Alwaght- The 21st century for Turkey is tied to the name of Erdogan, the political leader who has been the unchallenged figure holding the power over the past two decades and shining with the title of the longest-serving leader in modern Turkey.
In the turbulent time of his rule, there were not few people that were ostracized from his orbit and joined the opposition ranks or were dismissed from power including outstanding figures like Abdullah Gul, Ahmet Davudoglu, Ali Babacan who had key roles in Erdogan various governments’ economic and political successes. Given this, though a new number of his friends joining the opposition camp may not look surprising, few people expected his ideological divorce from the Muslim Brotherhood (MB) to happen one day, with the Islamist Movement's leaders beginning to taking potshots at their political leader of not-so-distant years.
Recently, Rai Al-Youm newspaper reported that following the release of plans of the Turkish government to return the Syrian refugees, some MB-affiliated figures, such as journalist Alaa Osman, have criticized Ankara for “discriminatory policies” against the Syrian refugees, and practically, a large media campaign has been organized by people affiliated with the MB with the aim of putting pressure on the Turkish government. But this is just the tip of the iceberg and a bigger and broader issue lies behind the scenes and heralds the beginning of a new era in the relations between Erdogan and the Turkish government with the Brotherhood.
After MB-affiliated governments in the Arab world, especially in Tunisia, Egypt, and Sudan, were ousted, the group is now living a new state of crisis and stress. The new crisis derives from the recent Turkish and Qatari closeness to Egypt that like a political tsunami is storming the MB activists in these two countries and bringing various political and social restrictions to them in their biggest safe haven since 2009.
With the date of Egyptian President Abdel Fattah el-Sisi’s visit to Ankara approaching, reports emanating from Turkey by MB activists on social media suggest that many of the movement's supporters are fleeing Turkey for the fear of handover to Egypt.
After announcing the return of diplomatic missions between the two countries to the ambassador level, Ankara imposed new restrictions on the MB activities and members in its territory and asked them not to publish any insulting news, posts or tweets criticizing the Egyptian government or President el-Sisi, and threatened to expel those who violate this directive.
MB social media activists have reported pressures on them by Turkish security institutions under the excuse of expiration of their work permits and also being threatened with deportation to Egypt. Media also reported arrests of MB members, so far 60 of them. Musab al-Samaliji and Islam Sharaf, both members of the movement, were reportedly arrested. Earlier, they had been given a deadline to leave Turkish soil.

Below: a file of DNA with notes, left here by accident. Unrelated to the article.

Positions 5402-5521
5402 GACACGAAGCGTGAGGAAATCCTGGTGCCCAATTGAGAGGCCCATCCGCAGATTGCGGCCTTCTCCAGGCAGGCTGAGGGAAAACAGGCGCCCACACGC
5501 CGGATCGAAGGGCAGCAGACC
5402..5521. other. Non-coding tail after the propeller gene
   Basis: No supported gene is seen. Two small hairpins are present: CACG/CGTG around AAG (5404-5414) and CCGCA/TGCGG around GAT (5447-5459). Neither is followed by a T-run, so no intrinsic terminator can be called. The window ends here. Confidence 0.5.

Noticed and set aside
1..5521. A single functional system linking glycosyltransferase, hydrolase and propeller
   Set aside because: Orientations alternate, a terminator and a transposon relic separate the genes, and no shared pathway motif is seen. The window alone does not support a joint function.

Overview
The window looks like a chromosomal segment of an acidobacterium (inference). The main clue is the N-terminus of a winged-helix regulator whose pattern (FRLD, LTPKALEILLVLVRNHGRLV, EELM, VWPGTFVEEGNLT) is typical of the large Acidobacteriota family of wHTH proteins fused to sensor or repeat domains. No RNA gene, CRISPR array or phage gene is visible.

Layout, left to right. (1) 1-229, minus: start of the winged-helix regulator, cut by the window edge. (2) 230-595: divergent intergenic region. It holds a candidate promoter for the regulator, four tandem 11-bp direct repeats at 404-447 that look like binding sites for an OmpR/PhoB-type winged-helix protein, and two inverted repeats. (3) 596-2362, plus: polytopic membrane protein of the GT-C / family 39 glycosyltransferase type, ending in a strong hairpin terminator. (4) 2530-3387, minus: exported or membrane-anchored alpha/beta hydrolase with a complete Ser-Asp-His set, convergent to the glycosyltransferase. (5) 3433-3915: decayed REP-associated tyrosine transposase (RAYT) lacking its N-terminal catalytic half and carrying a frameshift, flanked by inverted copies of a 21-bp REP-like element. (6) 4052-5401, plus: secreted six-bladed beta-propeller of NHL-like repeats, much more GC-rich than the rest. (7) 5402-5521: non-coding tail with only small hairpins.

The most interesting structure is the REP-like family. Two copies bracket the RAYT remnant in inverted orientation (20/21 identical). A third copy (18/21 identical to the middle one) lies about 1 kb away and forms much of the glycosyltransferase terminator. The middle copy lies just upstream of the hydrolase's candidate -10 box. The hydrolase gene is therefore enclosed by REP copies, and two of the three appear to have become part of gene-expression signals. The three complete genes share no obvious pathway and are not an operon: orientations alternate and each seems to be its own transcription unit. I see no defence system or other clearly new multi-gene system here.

Reportedly, Turkish government asked MB leaders to encourage some of their fellows to voluntarily leave Turkey, otherwise, they will extradite people wanted by the Interpol under Egypt government's lawsuit.
Mustafa Hamzah, director of the Center for Political Islam Studies, told Al-Arab Mubasher website: "The Turkish authorities have prepared a list of 100 members of the Muslim Brotherhood, including non-Egyptian members of this organization who are in Turkey, for deportation.”
Turkish government has imposed restrictions on the movement of prominent MB leaders or their supporters, such as Nasreddin Faraj al-Ghazlani, Majdi Salem, Mohammad Abdul Maqsood, Wajdi Ghanim, Islam al-Ghamri and Mustafa al-Badri, and denied citizenship to the latter three.
It seems that Ankara's solution for getting rid in a dignified way of MB members, who can challenge the de-escalation process with Egypt and even the UAE, is to deport them under the cover of deportation of illegal asylum seekers.
The pragmatic and opportunistic nature of Erdogan, which he clung to over years, this time is victimizing the MB as the Turkish leader is struggling to save the sinking economy. Erdogan now thinks that support to the MB no longer contributes to the Turkish gain of strategic depth in the Arab world and the movement is becoming an overload to his boat.
The MB are not doing better in Qatar, another safe haven for the movement, than in Turkey, and reportedly over the past few months, Doha asked over 100 members to leave its territory. Earlier news reports talked about expulsion of 250 Egyptian citizens from this Persian Gulf emirate.
MB seeking new refuge
Expulsion from the two paradises has caused the MB leadership and body to seek new political survival ground, and according to Arab media, they are eyeing a litany of world countries from Eastern European to Latin American countries.
One of their likely new destinations is Bosnia and Herzegovina, according to Arab sources citing talks of the MB international wing in Istanbul.
Recently, MB activities have been given publicity in Bosnia, with the movement represented by Ahmad al-Milat who is named an MB leader and observer of the MB missions in Bosnin, Kosovo, and Chechnya.
While an international terrorism expert holds that the MB bid for visa to Europe is running into challenges, Al-Ain news website of Egypt raised possible moving from Turkey to Germany.
According to Egypt’s Commission for Protection of Constitution, the number of the main members of the MB in Germany has considerably increased over the past two years, rising from 1,040 in 2018 to 1,450 in 2021.
Paraguay, Argentina, and Brazil are cited as other possible destinations of possible transfer of centers of activity of the MB. It is said that the movement has managed to make its way to the Brazilian financial and trade circles through business and especially opening shopping malls, halal stores, and coffee trade, and is even getting involved in election activities.